Five Questions, With Bret Meyer, 11-3

Who knows Cyclone football? Not many people more than former Iowa State quarterback Bret Meyer. After starting at Iowa State for four straight years, Meyer now lives and works in Des Moines and is a passionate follower of Cyclone football. Meyer has teamed up with to take part in a weekly interview that will allow fans to read his take on the happenings in Iowa State football.

Here’s this week’s insert.

CF: What have been your initial impressions of Jerome Tiller so far this season? BM: I remember how difficult my first road game was back in 2004 at Kinnick Stadium. Double the crowd noise, insert an elite defense, lose the Big 12’s leading rusher and you have what Jerome was facing on the road in Lincoln. That being said, I thought he did a masterful job of protecting the ball, while executing coach Herman’s game plan. He has the size and arm strength to be a great player at this level. Couple that with the poise he showed in Lincoln, and the sky is the limit for the young freshmen. His biggest challenge will be recognizing that this is Austen’s team, continue to improve, and be ready to be a Big 12 starting quarterback in 2011. (I’d talk about the A&M game, but the worst television contract in all of sports kept me from watching.)

CF: What does a quarterback learn the most between his freshman and sophomore seasons?. BM: For me, the biggest improvement going into the 2005 season was my ability to recognize defensive schemes. You can’t teach experience and the skill set you have is what allowed you to be a division one athlete in the first place. Learning how to improve the teachable aspects of the position (playbook, footwork, timing, defensive schemes, etc.) is essential in the development of a young quarterback. CF: How good is this year’s offensive line? BM: I believe that the o-line is the strongest part of our football team. Great offensive lines have size, experience, and flexibility. From left to right you have experienced, physical football players that understand how to work together. As a team we average almost five yards per rush attempt and have protected the quarterback well all year. Reggie Stephens is a draftable prospect, capable of playing either guard spot or center. K.O. has NFL size and athleticism and two more years to develop. Ben Laamak is an experienced lineman who can play all five positions. Add coach Bleil to the equation and its no surprise why our offensive line is among the best in the Big 12.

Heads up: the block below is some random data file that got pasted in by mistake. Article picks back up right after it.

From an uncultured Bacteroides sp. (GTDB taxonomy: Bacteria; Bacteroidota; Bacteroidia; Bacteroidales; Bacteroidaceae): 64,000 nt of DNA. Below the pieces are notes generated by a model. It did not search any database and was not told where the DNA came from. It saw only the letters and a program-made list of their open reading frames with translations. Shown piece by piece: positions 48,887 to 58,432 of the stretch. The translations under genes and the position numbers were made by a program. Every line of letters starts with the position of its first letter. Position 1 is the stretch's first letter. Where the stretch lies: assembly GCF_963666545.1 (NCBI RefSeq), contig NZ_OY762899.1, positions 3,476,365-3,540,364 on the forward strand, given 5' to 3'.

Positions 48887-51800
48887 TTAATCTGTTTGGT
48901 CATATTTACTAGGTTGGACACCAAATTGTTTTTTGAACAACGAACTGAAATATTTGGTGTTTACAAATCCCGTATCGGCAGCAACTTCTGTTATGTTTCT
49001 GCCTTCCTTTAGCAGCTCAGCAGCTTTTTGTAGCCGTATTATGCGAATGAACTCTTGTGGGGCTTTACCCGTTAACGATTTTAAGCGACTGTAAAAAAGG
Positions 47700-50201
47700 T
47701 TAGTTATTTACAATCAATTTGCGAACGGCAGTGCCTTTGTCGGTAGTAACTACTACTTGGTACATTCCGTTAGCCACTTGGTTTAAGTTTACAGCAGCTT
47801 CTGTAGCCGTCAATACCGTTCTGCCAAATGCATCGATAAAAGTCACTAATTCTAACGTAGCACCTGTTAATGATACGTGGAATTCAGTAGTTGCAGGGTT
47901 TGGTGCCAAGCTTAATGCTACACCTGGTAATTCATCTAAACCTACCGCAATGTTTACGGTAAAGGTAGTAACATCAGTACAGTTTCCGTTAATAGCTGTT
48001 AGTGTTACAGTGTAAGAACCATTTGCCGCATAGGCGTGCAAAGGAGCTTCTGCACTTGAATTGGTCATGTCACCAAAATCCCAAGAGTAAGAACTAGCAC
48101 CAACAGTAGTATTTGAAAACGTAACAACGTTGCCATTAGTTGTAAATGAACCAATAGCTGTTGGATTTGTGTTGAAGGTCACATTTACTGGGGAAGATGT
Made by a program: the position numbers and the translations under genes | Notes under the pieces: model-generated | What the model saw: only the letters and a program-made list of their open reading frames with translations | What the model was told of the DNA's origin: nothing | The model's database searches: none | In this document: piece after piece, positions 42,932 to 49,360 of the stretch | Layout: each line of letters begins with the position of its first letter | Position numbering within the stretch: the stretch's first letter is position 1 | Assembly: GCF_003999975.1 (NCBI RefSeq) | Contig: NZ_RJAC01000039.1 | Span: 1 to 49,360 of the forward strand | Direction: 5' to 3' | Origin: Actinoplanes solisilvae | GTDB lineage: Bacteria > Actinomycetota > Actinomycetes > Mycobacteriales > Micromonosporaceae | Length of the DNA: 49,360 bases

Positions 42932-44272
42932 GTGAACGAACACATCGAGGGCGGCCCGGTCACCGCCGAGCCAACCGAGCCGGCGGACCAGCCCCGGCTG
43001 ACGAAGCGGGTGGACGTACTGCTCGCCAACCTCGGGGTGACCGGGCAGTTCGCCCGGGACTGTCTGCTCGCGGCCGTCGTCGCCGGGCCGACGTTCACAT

CF: When you watch Austen Arnaud play, what part of his game impresses you the most? BM: Austen has been through more in four years of college than most players in the NFL experience throughout their entire football careers. I have been impressed with his leadership, resilience, and ability to transition and be effective each offensive systems he’s played. Learning a new offense is an extremely difficult thing to do. Three in four years is nearly impossible. I’m excited to see what Austen can do moving forward in coach Herman’s offense. CF: After looking at the remaining three games, can Iowa State realistically still win the Big 12 North? BM: Anything can happen. I remember the bus ride down to Kansas my sophomore year. It was the Friday after Thanksgiving and we needed a Nebraska win at Colorado and a victory against Kansas to win the North. The game was on during the trip, and no matter how hard we tried, it was impossible not to scoreboard watch. Nebraska had struggled late in the year and most expected Colorado to win easily. I remember checking the score on my cell about every five minuets. I’m going to throw this computer through the window and break something if I continue on with the rest of the story. We all know what happened, and yes its something that bothers me EVERY SINGLE DAY! Moral of the story, take it one game at a time, control what you can control, and things will fall into place. Go Cyclones!


Cyclone Fanatic